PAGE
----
For the first integrand, substitute $s = \frac{u}{\sqrt{3}}$ and $\mathrm{d}s = \frac{1}{\sqrt{3}}\mathrm{d}u$ to get $$I = \frac{2}{\sqrt{3}} \int \frac{1}{s^2+1} \mathrm{d}s - 4\int\frac{1}{(u^2+3)^2}\mathrm{d}u.$$ We know how to integrate the left side. This is just $$I = \frac{2\arctan(s)}{\sqrt{3}} - 4\int\frac{1}{(u^2+3)^2}\mathrm{d}u.$$

For the right-hand side, we substitute $u = \sqrt{3}\tan(p)$ and $\mathrm{d}u=\sqrt{3}\sec^2(p)\mathrm{d}p$. Then, we have that $(u^2+3)^2 = (3\tan^2(p) +2)^2 = 9\sec^4(p)$ and $p = \arctan(\tfrac{u}{\sqrt{3}})$. This yields the integral $$I = \frac{2\arctan(s)}{\sqrt{3}} - \frac{4}{3\sqrt{3}} \int \cos^2(p) \mathrm{d}p.$$ Integrating $\cos^2(p)$ is easy by using the identity $\cos^2(p) = \frac{\cos(2p) + 1}{2}$. All that remains now is to integrate this and substitute your way back to express $I$ in terms of $\theta$. Evaluate from $0$ to $2\pi$ to obtain $$I_0^{2\pi} = \frac{4\pi}{3\sqrt{3}}.$$

• We have same approach bro. :D – Tunk-Fey May 26 '14 at 16:06
• In all honesty, we have Wolfram's approach. ;) – Hubble May 26 '14 at 16:07

HINT :

Using Weierstrass substitution, the integral turns out to be $$\int_0^{2\pi}\frac{1}{(2+\cos\theta)^2}\,d\theta=2\int_0^{\pi}\frac{1}{(2+\cos\theta)^2}\,d\theta=4\int_0^\infty\frac{1+x^2}{(3+x^2)^2}\ dt.$$

Now, using partial fraction decomposition, the integrand turns out to be $$\frac{1+x^2}{(3+x^2)^2}=\frac{1}{3+x^2}-\frac{2}{(3+x^2)^2}.$$ The last step, using substitution $x=\sqrt3\tan t$, the integral should be easy to be evaluated.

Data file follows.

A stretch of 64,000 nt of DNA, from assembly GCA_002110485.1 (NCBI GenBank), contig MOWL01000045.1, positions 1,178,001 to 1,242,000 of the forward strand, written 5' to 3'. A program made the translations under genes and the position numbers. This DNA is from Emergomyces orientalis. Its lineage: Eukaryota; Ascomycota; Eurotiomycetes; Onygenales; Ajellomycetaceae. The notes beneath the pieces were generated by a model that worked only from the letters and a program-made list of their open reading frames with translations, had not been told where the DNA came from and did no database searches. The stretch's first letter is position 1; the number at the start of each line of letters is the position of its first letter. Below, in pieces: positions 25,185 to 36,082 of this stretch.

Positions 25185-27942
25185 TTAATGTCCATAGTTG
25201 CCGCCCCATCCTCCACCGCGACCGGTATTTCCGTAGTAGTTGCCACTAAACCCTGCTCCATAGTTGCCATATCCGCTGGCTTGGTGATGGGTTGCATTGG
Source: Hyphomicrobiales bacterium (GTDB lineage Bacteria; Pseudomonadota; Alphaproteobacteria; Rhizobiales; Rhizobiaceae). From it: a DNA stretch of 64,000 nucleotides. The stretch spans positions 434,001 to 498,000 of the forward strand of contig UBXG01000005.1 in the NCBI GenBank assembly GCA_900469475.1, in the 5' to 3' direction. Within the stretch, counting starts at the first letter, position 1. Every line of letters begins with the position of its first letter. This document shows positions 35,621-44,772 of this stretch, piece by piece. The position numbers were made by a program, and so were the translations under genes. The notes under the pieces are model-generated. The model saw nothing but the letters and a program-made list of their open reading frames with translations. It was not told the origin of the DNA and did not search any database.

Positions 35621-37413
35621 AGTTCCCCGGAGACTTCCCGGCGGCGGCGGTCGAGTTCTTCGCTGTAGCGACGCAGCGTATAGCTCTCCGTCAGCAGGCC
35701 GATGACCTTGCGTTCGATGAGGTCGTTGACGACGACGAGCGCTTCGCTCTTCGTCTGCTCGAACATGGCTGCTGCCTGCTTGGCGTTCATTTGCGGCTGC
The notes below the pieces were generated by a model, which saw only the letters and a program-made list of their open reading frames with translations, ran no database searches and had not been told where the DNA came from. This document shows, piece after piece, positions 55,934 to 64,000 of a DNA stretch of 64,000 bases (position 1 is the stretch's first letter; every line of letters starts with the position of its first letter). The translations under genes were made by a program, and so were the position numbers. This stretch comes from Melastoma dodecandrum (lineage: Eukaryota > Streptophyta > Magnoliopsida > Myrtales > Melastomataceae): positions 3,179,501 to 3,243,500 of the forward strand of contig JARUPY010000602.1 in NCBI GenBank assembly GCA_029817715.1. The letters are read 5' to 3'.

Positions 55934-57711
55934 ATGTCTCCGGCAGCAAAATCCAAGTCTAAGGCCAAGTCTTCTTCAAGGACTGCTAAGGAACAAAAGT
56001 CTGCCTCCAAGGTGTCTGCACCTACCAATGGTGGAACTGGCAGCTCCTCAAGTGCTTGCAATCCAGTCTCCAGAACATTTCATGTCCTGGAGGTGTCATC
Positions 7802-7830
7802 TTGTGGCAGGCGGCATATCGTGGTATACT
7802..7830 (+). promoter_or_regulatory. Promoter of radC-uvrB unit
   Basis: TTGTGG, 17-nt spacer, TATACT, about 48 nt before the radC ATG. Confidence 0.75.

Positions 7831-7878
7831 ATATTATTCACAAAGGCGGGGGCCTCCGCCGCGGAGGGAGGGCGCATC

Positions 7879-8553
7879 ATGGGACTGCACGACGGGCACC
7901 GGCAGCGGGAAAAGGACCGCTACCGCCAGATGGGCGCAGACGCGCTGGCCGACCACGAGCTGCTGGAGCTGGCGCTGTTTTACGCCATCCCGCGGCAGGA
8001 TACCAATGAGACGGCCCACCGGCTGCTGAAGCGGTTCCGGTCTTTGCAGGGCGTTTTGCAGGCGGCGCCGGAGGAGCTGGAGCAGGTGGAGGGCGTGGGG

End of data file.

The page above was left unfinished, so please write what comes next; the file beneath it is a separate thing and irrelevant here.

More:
• The term "Weierstrass substitution" is a misnomer perpetuated by the popularity of Stewart's calculus textbooks (which is probably not the earliest appearance of the term). – Michael Hardy Sep 6 '14 at 16:08
• @MichaelHardy Indeed, I know that. You've mentioned it many times here on MSE. Do you prefer tangent-half substitution to Weierstrass substitution? $\ddot\smile$ – Tunk-Fey Sep 6 '14 at 16:32
• I do prefer to call it that. History is not mathematics, but still it's not good to confuse people about it. – Michael Hardy Sep 6 '14 at 16:47
• @MichaelHardy OK, as you wish Sir, I'll use the term tangent-half sub from now on. – Tunk-Fey Sep 6 '14 at 16:58

Of course you can apply the substitution $t=\tan \frac{\theta}{2}$ directly. $$d\theta =\frac{2dt}{1+t^2}$$ and $$\cos \theta =\frac{1-t^2}{1+t^2}$$ So $$2\int_0^{\pi}\frac{d \theta}{(2+\cos\theta)^2}=4\int_0^{\infty} \frac{t^2+1}{(t^2+3)^2}dt$$

Google the term "tangent half-angle substitution".

If $u = \tan\dfrac\theta 2$ then $\cos\theta=\dfrac{1-u^2}{1+u^2}$ and $d\theta = \dfrac{2\,du}{1+u^2}$.

As $\theta$ goes from $0$ to $2\pi$, then $u$ goes from $-\infty$ to $\infty$.

If you remember some trigonometry, you can derive what you see above.

\begin{align} & \int_0^{2\pi}\frac{d\theta}{(2+\cos\theta)^2} = \int_{-\infty}^\infty \frac{\left(\frac{2\,du}{1+u^2}\right)}{\left(2+\frac{1-u^2}{1+u^2}\right)^2} = \int_{-\infty}^\infty \frac{2(1+u^2)\,du}{(2(1+u^2)+(1-u^2))^2} \\[10pt] = {} & \frac 1 2 \int_{-\infty}^\infty \frac{1+u^2}{(3+u^2)^2} \, du \end{align}

There still a lot of work to do after that. Use partial fractions. If your difficulty was in the part that comes after that, this won't help; otherwise maybe it will.

Perhaps this is an argument for using complex variables; residues, etc.: pursuing what you see above is in some ways routine but is onerous.